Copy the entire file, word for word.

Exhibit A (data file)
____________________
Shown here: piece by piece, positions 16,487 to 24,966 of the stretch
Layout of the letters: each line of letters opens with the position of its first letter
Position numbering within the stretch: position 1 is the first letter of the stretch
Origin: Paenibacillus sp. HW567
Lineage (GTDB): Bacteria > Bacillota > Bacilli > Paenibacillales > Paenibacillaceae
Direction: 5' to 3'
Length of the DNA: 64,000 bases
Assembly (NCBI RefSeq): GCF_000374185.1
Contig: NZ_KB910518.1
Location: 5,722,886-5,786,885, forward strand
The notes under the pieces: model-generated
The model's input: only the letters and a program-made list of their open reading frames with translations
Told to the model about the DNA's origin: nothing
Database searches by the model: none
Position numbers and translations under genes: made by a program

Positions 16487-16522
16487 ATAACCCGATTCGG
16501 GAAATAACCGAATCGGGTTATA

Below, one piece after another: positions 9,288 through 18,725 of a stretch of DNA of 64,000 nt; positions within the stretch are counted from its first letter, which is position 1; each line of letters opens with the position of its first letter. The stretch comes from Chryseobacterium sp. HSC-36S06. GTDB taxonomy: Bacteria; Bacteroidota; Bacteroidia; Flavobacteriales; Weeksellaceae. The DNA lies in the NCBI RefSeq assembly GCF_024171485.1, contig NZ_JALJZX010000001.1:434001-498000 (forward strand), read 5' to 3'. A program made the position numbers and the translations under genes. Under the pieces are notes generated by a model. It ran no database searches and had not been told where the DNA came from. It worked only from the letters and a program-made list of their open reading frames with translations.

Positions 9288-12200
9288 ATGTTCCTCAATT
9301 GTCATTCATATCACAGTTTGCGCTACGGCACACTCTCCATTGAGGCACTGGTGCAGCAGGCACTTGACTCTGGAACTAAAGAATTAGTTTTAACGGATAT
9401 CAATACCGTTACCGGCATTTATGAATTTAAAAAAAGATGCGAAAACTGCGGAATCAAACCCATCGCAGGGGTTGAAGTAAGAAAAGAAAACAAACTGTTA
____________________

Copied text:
Shown here: piece by piece, positions 16,487 to 24,966 of the stretch
Layout of the letters: each line of letters opens with the position of its first letter
Position numbering within the stretch: position 1 is the first letter of the stretch
Origin: Paenibacillus sp. HW567
Lineage (GTDB): Bacteria > Bacillota > Bacilli > Paenibacillales > Paenibacillaceae
Direction: 5' to 3'
Length of the DNA: 64,000 bases
Assembly (NCBI RefSeq): GCF_000374185.1
Contig: NZ_KB910518.1
Location: 5,722,886-5,786,885, forward strand
The notes under the pieces: model-generated
The model's input: only the letters and a program-made list of their open reading frames with translations
Told to the model about the DNA's origin: nothing
Database searches by the model: none
Position numbers and translations under genes: made by a program

Positions 16487-16522
16487 ATAACCCGATTCGG
16501 GAAATAACCGAATCGGGTTATA

Below, one piece after another: positions 9,288 through 18,725 of a stretch of DNA of 64,000 nt; positions within the stretch are counted from its first letter, which is position 1; each line of letters opens with the position of its first letter. The stretch comes from Chryseobacterium sp. HSC-36S06. GTDB taxonomy: Bacteria; Bacteroidota; Bacteroidia; Flavobacteriales; Weeksellaceae. The DNA lies in the NCBI RefSeq assembly GCF_024171485.1, contig NZ_JALJZX010000001.1:434001-498000 (forward strand), read 5' to 3'. A program made the position numbers and the translations under genes. Under the pieces are notes generated by a model. It ran no database searches and had not been told where the DNA came from. It worked only from the letters and a program-made list of their open reading frames with translations.

Positions 9288-12200
9288 ATGTTCCTCAATT
9301 GTCATTCATATCACAGTTTGCGCTACGGCACACTCTCCATTGAGGCACTGGTGCAGCAGGCACTTGACTCTGGAACTAAAGAATTAGTTTTAACGGATAT
9401 CAATACCGTTACCGGCATTTATGAATTTAAAAAAAGATGCGAAAACTGCGGAATCAAACCCATCGCAGGGGTTGAAGTAAGAAAAGAAAACAAACTGTTA